As part of OEM-UK we will be creating MARC records from metadata entered in Drupal, we would like to be able to adopt an accepted standard for rating the level of ‘cataloguing’ of these records. There are two main standards for defining the level of cataloguing;
1. AACR2 (1.0D) defines 3 levels of cataloguing, first level, second level, and third level. The first level is the lowest threshold and third level is full AACR2 (practically impossible)
a. Abbreviated-level cataloguing (does not meet AACR2 first level standards)
b. Minimal-level (same as AACR2 first level)
c. Core-Level (between first level and second level)
d. Full-level (same as second level)
OEM-UK decided to use the OCLC criteria to rate our records.
OEM-UK material rated in terms of OCLC levels of cataloguing
1. Textbooks will attain the abbreviated level of cataloguing
2. Exam papers will not attain any OCLC level of cataloguing
Reasons for level of OEM-UK material
1. All OEM-UK material miss the first 2 levels (‘Full’ and ‘Core’) for multiple reasons e.g. they require that the fixed fields are coded in full (whether an index or illustrations are in the work etc.). We do not record this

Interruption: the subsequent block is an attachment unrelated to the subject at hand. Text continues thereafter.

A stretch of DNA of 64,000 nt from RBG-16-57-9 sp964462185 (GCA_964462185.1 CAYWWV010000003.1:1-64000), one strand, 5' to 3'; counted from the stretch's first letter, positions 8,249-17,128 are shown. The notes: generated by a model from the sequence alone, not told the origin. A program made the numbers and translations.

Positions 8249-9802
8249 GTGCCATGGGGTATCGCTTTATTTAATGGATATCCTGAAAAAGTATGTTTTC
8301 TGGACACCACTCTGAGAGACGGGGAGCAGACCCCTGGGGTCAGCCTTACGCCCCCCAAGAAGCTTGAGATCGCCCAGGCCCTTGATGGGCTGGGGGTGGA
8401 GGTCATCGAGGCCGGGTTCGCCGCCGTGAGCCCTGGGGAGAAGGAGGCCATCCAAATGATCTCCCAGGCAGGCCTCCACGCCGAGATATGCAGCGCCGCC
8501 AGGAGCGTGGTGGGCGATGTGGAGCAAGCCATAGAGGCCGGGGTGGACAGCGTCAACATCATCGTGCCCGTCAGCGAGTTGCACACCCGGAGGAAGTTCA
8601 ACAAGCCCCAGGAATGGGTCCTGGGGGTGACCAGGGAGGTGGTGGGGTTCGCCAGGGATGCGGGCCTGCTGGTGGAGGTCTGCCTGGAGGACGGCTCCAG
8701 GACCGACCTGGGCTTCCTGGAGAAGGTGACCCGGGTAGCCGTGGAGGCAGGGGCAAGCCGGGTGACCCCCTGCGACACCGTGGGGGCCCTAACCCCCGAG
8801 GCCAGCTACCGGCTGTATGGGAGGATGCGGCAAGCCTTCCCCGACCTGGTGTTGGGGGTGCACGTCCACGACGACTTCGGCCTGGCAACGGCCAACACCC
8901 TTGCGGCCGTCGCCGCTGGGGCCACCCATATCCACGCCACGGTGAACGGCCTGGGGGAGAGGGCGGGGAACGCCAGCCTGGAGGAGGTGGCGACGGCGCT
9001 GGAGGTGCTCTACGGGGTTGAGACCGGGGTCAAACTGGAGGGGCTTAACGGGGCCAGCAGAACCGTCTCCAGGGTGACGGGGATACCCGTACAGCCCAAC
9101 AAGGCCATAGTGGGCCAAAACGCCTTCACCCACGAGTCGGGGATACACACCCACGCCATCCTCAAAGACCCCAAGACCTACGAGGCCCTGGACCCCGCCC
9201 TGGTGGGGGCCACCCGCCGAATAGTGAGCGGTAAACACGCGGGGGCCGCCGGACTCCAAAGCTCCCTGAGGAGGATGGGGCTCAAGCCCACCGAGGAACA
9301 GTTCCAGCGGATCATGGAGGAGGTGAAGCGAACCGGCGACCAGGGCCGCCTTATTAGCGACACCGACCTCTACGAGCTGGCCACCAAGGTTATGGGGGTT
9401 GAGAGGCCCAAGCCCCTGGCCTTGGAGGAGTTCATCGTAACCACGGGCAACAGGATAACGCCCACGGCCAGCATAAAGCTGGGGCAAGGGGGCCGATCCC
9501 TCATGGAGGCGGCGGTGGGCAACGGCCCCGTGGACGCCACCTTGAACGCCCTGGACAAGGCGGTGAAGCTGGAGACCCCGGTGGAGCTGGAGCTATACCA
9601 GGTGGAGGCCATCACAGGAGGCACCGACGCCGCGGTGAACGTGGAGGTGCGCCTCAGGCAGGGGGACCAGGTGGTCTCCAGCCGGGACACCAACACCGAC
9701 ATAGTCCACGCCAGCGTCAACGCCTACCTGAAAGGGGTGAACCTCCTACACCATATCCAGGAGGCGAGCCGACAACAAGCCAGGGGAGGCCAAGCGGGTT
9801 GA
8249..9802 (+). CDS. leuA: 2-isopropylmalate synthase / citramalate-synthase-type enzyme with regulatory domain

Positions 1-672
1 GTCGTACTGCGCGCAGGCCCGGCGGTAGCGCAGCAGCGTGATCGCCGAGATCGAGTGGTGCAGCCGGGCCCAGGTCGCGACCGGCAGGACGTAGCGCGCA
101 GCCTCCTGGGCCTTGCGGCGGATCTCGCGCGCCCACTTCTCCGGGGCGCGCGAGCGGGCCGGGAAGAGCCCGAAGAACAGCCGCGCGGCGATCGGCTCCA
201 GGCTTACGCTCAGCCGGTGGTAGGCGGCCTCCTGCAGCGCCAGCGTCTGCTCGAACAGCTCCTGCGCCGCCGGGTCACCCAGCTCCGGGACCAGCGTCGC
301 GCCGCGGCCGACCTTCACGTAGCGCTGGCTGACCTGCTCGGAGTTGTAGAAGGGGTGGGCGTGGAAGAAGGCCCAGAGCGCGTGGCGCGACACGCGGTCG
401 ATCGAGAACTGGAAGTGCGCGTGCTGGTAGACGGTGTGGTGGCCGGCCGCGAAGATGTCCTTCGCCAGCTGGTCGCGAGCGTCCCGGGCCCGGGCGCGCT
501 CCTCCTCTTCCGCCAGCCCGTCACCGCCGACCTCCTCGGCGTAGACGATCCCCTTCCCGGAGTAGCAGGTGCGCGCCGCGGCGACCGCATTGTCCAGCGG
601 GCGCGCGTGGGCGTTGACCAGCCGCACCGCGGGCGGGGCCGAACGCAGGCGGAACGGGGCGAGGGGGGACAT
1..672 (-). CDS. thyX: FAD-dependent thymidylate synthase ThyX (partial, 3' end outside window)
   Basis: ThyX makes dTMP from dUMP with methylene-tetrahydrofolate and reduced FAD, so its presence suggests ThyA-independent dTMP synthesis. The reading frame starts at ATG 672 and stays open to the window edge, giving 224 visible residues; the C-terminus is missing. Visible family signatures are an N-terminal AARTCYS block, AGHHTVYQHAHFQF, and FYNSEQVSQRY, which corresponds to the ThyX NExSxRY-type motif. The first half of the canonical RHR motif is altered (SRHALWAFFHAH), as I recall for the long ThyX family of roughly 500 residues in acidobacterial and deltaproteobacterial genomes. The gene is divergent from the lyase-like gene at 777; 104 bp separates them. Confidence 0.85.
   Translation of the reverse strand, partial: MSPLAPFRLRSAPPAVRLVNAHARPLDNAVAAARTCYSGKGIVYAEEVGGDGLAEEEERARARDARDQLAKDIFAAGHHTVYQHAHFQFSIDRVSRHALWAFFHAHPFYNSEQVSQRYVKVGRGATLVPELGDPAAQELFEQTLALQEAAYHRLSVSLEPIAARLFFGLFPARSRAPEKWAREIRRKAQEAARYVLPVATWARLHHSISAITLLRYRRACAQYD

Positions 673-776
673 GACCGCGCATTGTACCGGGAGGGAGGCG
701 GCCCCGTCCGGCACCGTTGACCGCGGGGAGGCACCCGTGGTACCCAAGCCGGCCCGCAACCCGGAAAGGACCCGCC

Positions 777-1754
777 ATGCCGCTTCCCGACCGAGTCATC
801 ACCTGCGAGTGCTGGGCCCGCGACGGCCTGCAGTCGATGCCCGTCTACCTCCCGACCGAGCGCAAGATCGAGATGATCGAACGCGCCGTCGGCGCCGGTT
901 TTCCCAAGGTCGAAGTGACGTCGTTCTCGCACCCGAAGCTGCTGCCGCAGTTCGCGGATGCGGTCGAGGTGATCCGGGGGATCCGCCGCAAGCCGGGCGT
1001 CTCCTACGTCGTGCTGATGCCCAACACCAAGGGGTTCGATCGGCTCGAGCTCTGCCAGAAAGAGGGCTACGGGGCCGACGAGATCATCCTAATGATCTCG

2. The textbook records will not contain the dimensions of the work so can’t be rated ‘Minimal’ (this is the only information for this level that we lack in the textbook records)
3. The exam records fail to meet the lowest level (‘Abbreviated’) for 2 reasons; we have not recorded the publisher or the pagination and the also fail to meet Minimal level as we have not recorded the physical dimensions
Conclusions – ‘just in case metadata’ v the semantics
At OEM-UK if we can’t automate its creation we discard ‘just in case metadata’, instead concentrating our resources on semantic enrichment. Subject indexing is only mandatory in the top 2 OCLC levels of cataloguing (Core and Full); but all of the OEM-UK material is indexed.
Dropping exam paper publishers and pagination, and the physical dimensions of the books and therefore missing out on higher OCLC’s levels of cataloguing in order to free resources to enable us to semantically enrich every record with subject indexing is, we believe, a price well worth paying.